Japanese researchers evaluated yoghurt & cheese intake and gastroenteritis rates in infants, to investigate whether probiotics prevent gastroenteritis.
Over the last decade, there has been a growing understanding of how “good” microbes in the human body, particularly the gut, are important for our health. If the balance of the gut “microbiome” is disturbed, this can affect production of key nutrients, and the functioning of our immune and nervous systems. Development of a healthy gut microbiome in infants is particularly important, and can be adversely affected by premature birth, Caesarian section delivery, milk formula feeding and use of antibiotics. Conditions that may be associated with gut microbiome disturbance include allergies, type 1 diabetes, obesity, autism, and irritable bowel disease, although the relationships are still unclear.
Fermented foods such as yoghurt and cheese are “probiotic”, containing “good” microbes that help maintain a healthy gut microbiome. Whilst there has been research on whether probiotic foods can reduce gastroenteritis symptoms, there has been limited study of whether probiotics prevent gastroenteritis in infants. In a large study, researchers in Japan evaluated dietary intake of yogurt and cheese and gastroenteritis rates in infants under one year. They recently reported their findings in PLoS ONE.
Gut microbiome has important effects on human health
The researchers used data from the Japan Environment and Children’s Study, a nationwide study to assess the effects of environmental factors on children’s health. Pregnant women were recruited between January 2011 and March 2014, and comprehensive questionnaires were administered to the mothers in early and late pregnancy, and at one, six and twelve months after delivery to collect information on demographics, health, and medical histories of the mothers and infants.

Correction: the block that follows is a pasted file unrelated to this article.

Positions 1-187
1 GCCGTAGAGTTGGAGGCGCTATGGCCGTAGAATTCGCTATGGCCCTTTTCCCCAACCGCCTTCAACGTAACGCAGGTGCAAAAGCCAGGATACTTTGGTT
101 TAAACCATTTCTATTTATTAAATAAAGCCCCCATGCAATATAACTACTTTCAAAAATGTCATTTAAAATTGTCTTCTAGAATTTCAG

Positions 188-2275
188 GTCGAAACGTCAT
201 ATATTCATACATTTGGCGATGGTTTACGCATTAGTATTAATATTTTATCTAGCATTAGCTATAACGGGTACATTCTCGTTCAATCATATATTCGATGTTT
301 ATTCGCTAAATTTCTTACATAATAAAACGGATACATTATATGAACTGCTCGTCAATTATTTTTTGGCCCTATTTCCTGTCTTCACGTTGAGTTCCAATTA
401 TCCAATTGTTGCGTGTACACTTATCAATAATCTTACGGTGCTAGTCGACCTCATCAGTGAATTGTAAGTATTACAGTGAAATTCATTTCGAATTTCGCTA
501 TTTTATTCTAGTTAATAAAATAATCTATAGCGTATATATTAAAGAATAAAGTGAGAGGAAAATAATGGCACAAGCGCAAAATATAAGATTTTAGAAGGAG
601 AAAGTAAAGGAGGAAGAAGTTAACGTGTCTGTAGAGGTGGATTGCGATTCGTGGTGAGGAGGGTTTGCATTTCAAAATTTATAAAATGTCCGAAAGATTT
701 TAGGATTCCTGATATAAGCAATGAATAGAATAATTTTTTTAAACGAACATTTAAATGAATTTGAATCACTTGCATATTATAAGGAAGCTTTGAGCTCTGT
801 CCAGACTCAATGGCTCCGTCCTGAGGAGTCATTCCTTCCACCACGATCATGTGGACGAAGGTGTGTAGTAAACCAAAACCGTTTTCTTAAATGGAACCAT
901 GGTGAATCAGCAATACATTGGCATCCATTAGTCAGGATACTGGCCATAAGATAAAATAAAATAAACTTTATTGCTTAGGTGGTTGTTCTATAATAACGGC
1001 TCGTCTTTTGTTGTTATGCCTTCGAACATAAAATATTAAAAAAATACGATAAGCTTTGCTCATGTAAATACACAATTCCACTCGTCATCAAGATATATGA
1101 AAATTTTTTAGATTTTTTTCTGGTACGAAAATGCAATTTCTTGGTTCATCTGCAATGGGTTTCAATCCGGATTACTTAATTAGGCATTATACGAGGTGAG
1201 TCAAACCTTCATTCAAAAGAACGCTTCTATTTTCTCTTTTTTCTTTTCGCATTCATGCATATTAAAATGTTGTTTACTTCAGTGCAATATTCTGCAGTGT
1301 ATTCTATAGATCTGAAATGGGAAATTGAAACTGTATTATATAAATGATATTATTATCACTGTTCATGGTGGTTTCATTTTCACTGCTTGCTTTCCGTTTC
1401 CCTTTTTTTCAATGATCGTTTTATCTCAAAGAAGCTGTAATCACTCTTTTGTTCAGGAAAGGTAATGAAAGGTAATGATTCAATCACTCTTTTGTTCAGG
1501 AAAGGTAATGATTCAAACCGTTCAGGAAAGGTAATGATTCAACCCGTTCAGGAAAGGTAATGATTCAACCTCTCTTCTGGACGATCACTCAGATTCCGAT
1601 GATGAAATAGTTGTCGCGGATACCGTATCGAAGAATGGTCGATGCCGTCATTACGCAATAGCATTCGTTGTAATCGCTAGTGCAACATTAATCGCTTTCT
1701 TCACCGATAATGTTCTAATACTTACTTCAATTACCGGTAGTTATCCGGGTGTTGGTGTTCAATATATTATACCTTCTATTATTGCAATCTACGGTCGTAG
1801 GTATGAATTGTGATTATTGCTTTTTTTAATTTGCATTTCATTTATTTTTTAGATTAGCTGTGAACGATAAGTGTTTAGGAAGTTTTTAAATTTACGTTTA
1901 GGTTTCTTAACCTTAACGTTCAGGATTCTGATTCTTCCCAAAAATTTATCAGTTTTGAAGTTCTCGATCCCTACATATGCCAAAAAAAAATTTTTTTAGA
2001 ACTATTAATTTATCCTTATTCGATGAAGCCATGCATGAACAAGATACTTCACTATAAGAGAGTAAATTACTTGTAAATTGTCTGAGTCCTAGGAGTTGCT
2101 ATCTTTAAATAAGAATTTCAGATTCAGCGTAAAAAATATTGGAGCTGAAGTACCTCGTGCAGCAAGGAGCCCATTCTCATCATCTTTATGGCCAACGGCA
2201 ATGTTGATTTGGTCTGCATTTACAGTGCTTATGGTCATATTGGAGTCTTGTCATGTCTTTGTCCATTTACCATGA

From a dataset of over 100,000 pregnancies, just over 82,000 were selected for this analysis. Infant consumption of yogurt and cheese was assessed using a food frequency questionnaire completed by mothers one year after delivery. Mothers also completed a questionnaire regarding episodes of physician-diagnosed infectious diseases, including an item on “Vomiting and diarrhea – (viral gastroenteritis, rotavirus, norovirus, and so on)”.
The incidence of gastroenteritis was significantly lower in infants who consumed yogurt ≥ 7 times/ week and 3-6 times/week, than in infants who had yogurt <1 time/week. Frequency of cheese consumption was not linked to the incidence of gastroenteritis.
Consumption of yogurt linked to a reduced risk of gastroenteritis in infants at one year
The consumption of yogurt, but not cheese, was linked to a reduced risk of gastroenteritis in infants at one year. It was not possible with this study design to determine if this was a causal relationship. The questionnaire did not elucidate the type of cheese consumed, and the researchers pointed out that some processed cheeses do not contain any probiotics. Based on these results, they recommend a more detailed study of infant consumption of probiotics and gastroenteritis rates. In combination with interventional studies, this could lead to new approaches to preventing gastroenteritis in infants.
Written by Julie McShane, MA MB BS
Nakamura M, Hamazaki K, Matsumura K, et al. Infant dietary intake of yogurt and cheese and gastroenteritis at 1 year of age: The Japan Environment and Children’s Study. PLoS ONE 2019 14(10):e0223495.
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